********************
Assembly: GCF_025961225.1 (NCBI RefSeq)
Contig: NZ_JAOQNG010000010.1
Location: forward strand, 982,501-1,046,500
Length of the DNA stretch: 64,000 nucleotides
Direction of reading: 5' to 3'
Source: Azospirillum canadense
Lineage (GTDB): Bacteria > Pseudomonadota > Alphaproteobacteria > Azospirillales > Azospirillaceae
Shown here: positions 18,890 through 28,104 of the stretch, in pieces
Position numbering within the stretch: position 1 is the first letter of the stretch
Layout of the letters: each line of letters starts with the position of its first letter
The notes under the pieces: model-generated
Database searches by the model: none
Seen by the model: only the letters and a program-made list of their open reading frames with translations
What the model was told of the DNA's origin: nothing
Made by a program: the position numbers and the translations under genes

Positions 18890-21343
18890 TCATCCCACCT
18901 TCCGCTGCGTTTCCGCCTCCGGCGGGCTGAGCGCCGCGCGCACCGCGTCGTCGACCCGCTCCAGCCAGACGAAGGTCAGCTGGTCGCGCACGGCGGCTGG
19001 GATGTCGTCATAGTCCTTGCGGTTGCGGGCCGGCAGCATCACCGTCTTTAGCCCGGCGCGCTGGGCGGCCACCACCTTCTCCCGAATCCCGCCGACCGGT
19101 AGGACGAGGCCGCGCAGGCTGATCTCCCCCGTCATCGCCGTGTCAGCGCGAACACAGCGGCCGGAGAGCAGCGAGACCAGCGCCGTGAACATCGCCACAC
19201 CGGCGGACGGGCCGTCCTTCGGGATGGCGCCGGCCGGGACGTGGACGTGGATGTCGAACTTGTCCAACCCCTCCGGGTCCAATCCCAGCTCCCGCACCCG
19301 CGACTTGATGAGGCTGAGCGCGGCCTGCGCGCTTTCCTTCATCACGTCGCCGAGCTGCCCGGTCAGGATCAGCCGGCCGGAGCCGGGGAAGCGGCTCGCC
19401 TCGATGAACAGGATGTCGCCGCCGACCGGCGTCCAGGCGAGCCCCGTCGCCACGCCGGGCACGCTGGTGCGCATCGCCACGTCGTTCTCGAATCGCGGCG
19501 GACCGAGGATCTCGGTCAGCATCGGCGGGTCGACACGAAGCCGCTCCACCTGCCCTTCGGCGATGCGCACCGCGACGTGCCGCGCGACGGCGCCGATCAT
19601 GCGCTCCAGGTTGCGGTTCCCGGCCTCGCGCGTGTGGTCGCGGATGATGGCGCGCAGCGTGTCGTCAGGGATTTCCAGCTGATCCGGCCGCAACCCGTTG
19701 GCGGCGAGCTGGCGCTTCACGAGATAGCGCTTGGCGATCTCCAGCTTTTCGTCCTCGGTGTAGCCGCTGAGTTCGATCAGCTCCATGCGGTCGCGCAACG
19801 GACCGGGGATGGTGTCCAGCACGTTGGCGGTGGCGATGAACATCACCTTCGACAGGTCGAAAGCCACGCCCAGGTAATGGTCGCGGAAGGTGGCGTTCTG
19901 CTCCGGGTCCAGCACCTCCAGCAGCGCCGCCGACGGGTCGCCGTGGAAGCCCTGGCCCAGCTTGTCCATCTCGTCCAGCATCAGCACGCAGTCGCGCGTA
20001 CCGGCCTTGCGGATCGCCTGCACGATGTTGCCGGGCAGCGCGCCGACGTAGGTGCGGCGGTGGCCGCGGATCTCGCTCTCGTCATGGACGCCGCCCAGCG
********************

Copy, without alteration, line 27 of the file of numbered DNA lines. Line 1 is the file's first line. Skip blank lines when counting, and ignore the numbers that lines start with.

19801 GACCGGGGATGGTGTCCAGCACGTTGGCGGTGGCGATGAACATCACCTTCGACAGGTCGAAAGCCACGCCCAGGTAATGGTCGCGGAAGGTGGCGTTCTG